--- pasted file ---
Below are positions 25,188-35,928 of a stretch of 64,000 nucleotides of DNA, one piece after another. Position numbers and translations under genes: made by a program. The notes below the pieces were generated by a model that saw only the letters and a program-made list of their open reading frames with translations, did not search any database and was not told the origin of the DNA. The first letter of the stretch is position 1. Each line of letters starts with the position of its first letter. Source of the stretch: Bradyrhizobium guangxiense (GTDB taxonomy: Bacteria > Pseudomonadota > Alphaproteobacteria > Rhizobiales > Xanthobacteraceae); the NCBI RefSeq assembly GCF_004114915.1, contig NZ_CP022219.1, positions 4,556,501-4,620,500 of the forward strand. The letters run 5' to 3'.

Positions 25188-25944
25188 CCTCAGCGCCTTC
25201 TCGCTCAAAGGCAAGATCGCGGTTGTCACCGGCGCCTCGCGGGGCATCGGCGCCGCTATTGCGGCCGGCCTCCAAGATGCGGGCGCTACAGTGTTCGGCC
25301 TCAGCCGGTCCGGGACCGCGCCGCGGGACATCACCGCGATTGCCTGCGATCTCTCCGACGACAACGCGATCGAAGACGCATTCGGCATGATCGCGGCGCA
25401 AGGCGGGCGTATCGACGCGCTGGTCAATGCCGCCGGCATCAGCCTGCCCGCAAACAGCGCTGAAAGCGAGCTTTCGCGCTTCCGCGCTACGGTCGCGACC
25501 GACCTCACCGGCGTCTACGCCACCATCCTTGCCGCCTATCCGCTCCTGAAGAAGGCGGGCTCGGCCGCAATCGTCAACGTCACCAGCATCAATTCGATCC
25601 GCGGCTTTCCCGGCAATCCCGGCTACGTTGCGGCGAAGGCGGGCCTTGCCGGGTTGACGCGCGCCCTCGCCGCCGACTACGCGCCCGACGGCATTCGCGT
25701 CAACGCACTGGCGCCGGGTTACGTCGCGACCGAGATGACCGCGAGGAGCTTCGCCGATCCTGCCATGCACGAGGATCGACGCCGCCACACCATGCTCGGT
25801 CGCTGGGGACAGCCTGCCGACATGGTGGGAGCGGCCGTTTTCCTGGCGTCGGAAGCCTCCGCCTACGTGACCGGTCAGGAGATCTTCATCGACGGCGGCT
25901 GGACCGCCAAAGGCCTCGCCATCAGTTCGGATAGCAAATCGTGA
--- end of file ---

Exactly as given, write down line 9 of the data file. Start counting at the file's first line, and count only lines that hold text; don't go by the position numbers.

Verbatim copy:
25701 CAACGCACTGGCGCCGGGTTACGTCGCGACCGAGATGACCGCGAGGAGCTTCGCCGATCCTGCCATGCACGAGGATCGACGCCGCCACACCATGCTCGGT